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The Enneagram is a personality typing system used in psychology. It is a nine-pointed figure, with each point representing one of nine basic personality types. It is usually attributed to Brazilian thinker Oscar Ichazo, who began in the 1950s to develop the theories that would eventually lead to the Enneagram. Ichazo's students, especially Claudio Naranjo, further developed and elaborated on the model beginning in the 1970s.
The Enneagram is intended as a tool of self-discovery, the idea being that one can recognize and avoid the pitfalls of unhealthy behavior patterns by learning about one's type and how it typically responds to stresses. Some psychologists and scientists criticize the Enneagram for its lack of falsifiability, but other more widely accepted personality typologies, such as that developed by Carl Jung, have the same weakness. Recent research in neuroscience suggests biological evidence for the Enneagram, but not all neuroscientists are in agreement on this issue. Critics believe that more research is necessary before the Enneagram can be accepted. A number of companies, including Motorola, Boeing, and the Stanford Master of Business Administration (MBA) program, use the Enneagram to evaluate applicants.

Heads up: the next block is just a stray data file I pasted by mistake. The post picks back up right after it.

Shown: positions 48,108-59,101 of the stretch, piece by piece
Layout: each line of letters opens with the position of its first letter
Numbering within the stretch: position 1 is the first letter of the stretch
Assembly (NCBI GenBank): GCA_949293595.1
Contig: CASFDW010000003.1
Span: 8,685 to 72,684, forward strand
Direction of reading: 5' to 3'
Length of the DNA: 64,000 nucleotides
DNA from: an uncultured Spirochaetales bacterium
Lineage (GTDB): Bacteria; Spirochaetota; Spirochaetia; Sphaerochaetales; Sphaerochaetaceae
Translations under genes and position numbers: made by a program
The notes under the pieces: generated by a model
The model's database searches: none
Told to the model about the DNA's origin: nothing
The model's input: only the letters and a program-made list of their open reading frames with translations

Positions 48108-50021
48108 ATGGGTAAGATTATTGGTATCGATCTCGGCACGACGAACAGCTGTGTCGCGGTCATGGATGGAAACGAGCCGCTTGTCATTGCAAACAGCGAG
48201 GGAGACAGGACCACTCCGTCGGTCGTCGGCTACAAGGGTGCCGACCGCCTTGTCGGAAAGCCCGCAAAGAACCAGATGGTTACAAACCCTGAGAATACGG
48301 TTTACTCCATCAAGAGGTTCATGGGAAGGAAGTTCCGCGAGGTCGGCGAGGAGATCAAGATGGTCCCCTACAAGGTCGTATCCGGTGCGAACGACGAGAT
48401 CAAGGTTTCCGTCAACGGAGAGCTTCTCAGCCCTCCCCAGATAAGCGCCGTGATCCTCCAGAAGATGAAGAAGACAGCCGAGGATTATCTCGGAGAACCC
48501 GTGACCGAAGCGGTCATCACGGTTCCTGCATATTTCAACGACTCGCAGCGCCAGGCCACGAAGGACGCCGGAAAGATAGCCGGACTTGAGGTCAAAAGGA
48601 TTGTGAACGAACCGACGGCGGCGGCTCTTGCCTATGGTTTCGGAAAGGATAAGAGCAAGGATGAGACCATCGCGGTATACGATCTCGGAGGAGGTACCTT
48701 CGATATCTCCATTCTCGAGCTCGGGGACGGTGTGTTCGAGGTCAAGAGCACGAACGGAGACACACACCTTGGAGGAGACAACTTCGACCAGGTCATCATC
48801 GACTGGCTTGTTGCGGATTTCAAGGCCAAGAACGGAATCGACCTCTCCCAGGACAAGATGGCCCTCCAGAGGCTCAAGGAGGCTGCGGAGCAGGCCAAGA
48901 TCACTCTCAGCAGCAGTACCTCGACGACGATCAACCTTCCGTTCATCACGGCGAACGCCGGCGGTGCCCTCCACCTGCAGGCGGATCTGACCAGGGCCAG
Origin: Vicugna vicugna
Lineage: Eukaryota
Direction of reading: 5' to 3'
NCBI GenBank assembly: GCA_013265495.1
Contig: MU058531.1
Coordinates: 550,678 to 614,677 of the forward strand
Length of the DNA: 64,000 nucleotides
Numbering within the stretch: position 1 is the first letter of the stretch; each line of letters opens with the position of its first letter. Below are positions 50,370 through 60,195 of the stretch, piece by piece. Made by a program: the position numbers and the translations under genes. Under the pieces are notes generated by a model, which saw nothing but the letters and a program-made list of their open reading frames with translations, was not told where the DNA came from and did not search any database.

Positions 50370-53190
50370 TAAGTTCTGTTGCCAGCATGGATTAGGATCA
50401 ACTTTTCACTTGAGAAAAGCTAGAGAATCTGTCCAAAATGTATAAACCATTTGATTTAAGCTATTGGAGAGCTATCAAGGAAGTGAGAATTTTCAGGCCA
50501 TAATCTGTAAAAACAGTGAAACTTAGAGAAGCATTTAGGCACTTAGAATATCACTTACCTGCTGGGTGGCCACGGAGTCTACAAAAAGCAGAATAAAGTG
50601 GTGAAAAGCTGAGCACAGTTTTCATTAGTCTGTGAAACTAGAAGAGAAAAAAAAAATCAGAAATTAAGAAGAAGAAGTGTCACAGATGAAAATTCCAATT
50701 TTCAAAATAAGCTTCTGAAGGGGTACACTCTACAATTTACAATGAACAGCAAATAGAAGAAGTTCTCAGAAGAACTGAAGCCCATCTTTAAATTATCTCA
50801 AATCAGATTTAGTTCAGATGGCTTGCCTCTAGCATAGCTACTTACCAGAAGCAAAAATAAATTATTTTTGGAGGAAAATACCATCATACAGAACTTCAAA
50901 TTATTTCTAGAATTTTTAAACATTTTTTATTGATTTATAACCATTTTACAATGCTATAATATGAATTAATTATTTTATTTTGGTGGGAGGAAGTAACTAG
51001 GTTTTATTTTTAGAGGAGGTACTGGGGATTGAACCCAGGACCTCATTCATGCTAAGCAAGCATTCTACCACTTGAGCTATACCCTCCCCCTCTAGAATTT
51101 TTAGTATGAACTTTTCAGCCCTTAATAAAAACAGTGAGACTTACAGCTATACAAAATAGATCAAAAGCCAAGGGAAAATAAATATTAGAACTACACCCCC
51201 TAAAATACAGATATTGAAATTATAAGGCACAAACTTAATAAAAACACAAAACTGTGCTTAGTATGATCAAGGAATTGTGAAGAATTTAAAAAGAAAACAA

Following is a brief description of the nine personality types. The terminology used to label the triads and types is not standardized, and many different terms may be found in different sources.
Types Two through Four are known as the Feeling triad. Two, The Helper, over-expresses feeling and tends to be compassionate, generous, manipulative, and possessive. Three, The Achiever, is most out of touch with feeling and is characterized by being adaptable, confident, competitive, and critical. Four, The Individualist under-expresses feeling and is typically intuitive, creative, depressive, and introverted.
Types Five through Seven are collectively called the Thinking triad. Five, The Observer, is characterized by over-expressing thought and exhibits analytical, curious, withdrawn, and detached personality traits. Six, The Loyalist, is least in touch with thought and tends to be faithful, responsible, passive-aggressive, and self-doubting. Seven, The Adventurer is prone to under-expressing thought and is enthusiastic, spontaneous, fickle, and narcissistic.
Types Eight, Nine, and One are known as the Instinctive triad. Eight, The Leader, over-expresses instinct and is said to be dominant, decisive, overbearing, and confrontational. Nine, The Peacemaker, is the type most out of touch with instinct, characterized by being perceptive, empathetic, unresponsive and repressed. One, The Perfectionist tends to under-express instinct and is typically idealistic, conscientious, judgemental, and inflexible.
The nine-pointed Enneagram incorporates both a hexagon, connecting types One, Two, Four, Five, Seven, and Eight; and a triangle, connecting types Three, Six, and Nine. The lines that make up these shapes can be used to predict the behavior of each personality type at times of stress or security. These directions are often indicated on the diagram with arrows. The direction of integration, exhibited by personalities at their best, is seen in the sequences 1-4-2-8-5-7-1 and 3-6-9-3. The direction of disintegration is the opposite direction. For example, a Four personality at her best will exhibit traits associated with type Two, while she will exhibit the traits of type One at her most unhealthy.